KABUL -- Residents of a remote northeastern Afghan region are adamant that they won't let go of their chance of becoming a future economic hub.
For the past week dozens of officials and tribal leaders of the northeastern Konduz Province have been in the Afghan capital, Kabul.
They have one plea for the central government: not to modify the planned route of a long-awaited railroad meant to link northern Afghan provinces with Turkmenistan and Tajikistan.
Construction on the railway was inaugurated in June by the presidents of Afghanistan, Tajikistan, and Turkmenistan.
At the time, the 400-kilometer Afghan portion of the route envisioned the railroad heading east through the city of Mazar-e Sharif toward Konduz Province. There, it would bend gently northeast, joining Tajikistan via the Afghan river port of Shir Khan Bandar.
But a new, shorter route given tentative approval this month by the Afghan Public Works Ministry would bypass Konduz by linking the neighboring Afghan province of Balkh to Tajikistan at a point further west along the two countries' common border.
The proposed railway with the new route marked in broken lines.
Konduz Governor Mohammad Anwar Jagdalak told RFE/RL that the bypass will undermine the status of his province's Amu Darya River port, Shir Khan Bandar, as a hub for linking Tajikistan and Afghanistan and, beyond that, China and South Asia.
"This new proposed link will prove disastrous for Shir Khan Bandar," he said. "We are petitioning our president to plead that the move violates the principle of balanced regional development [across the country]."
Konduz's demands are backed by officials and notables from the neighboring northeastern Afghan provinces of Badakhshan, Takhar, and Baghlan.
'A Temporary Solution'
Senior Afghan officials in Kabul, however, say the government is not planning to fundamentally alter the proposed project.
Public Works Minister Najibullah Ojan maintains that the cost and time needed for completing the momentous project have forced authorities to consider building a temporary rail link along the shorter route.
He told RFE/RL that this temporary link will be dismantled once the longer section via Konduz is completed in about four years.
"Overall, the government's policy and plans have not changed," he said. "Our ultimate aim is to link with Tajikistan through Shir Khan Bandar. But in the meanwhile we want to generate some revenues and link with Tajikistan through a shorter railroad [from Balkh Province]. You need to understand that this proposed new link is only 50 or 60 kilometers long and the permanent railroad is longer than 300 kilometers."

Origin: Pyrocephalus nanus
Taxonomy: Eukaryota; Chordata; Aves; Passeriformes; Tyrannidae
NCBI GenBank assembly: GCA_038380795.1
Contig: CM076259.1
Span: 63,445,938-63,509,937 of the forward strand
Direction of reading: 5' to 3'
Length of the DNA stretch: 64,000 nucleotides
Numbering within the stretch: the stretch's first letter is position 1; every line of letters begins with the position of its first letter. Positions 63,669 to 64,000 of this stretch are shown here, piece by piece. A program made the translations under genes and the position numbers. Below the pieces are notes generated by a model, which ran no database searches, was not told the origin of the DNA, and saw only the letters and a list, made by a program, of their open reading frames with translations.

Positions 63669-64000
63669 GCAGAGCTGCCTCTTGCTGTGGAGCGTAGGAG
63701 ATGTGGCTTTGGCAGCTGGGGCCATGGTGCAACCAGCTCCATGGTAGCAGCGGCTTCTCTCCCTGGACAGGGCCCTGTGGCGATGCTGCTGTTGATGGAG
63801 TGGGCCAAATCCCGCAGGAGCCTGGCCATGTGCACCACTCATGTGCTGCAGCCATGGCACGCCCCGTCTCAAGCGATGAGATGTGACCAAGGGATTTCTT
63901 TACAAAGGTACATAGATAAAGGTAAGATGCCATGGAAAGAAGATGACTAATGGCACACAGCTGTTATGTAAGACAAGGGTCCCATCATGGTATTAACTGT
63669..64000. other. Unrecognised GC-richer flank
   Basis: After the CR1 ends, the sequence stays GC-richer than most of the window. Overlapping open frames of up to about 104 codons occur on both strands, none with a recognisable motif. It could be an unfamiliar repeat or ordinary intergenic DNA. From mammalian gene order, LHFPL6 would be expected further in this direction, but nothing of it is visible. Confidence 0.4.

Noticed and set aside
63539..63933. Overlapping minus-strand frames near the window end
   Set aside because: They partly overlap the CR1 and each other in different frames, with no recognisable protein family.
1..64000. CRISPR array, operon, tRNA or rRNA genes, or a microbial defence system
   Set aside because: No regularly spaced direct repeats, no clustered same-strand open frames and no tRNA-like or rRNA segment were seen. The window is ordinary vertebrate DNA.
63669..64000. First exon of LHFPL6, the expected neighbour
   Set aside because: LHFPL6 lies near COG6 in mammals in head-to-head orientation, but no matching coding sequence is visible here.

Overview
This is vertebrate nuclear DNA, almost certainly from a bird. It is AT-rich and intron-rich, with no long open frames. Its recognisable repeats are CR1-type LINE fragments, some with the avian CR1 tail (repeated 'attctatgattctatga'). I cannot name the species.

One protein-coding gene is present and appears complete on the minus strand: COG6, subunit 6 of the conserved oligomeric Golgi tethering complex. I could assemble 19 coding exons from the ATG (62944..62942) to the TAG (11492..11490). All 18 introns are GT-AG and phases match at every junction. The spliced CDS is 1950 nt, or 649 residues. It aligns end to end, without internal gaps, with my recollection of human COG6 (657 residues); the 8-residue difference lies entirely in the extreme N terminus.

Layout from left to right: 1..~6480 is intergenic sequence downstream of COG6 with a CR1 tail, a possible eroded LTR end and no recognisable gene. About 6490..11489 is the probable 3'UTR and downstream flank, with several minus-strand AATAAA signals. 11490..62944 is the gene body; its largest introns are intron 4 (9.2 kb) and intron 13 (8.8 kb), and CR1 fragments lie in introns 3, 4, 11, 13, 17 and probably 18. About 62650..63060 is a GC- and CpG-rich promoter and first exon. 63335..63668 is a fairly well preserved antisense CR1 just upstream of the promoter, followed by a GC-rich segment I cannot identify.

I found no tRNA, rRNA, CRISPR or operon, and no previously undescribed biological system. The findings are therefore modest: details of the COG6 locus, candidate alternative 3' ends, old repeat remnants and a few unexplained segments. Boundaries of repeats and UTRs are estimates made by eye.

That view is supported in Tajikistan. Juma Khan Zuhurov, the first deputy transportation minister, says that a direct link between Balkh and the Tajik rail network will cut the distance by hundreds of kilometers.
But he told RFE/RL's Tajik Service that Kabul has the power to pursue one of any number of options.
"It is their soil and ultimately they can decide what they want to do," he said.
The entire railway is meant first to connect Atamyrat with Ymamnazar in Turkmenistan, before heading east to Akina-Andkhoy in the northern Afghan province of Faryab and onward to Mazar-e Sharif.
The Asian Development Bank (ADB) has indicated its willingness to fund the Afghan portion of the track, with construction set to begin this summer.
The project is considered a revolutionary leap for Afghanistan, which has seen little railway development since a 7-kilometer track was built in the 1920s and later dismantled.
The ADB has already provided $160 million for a 75-kilometer railway line connecting the northern city of Mazar-e Sharif to Uzbekistan. That project was completed in 2011.
Written by Abubakar Siddique based on reporting by RFE/RL's Radio Free Afghanistan with additional reporting by RFE/RL's Tajik Service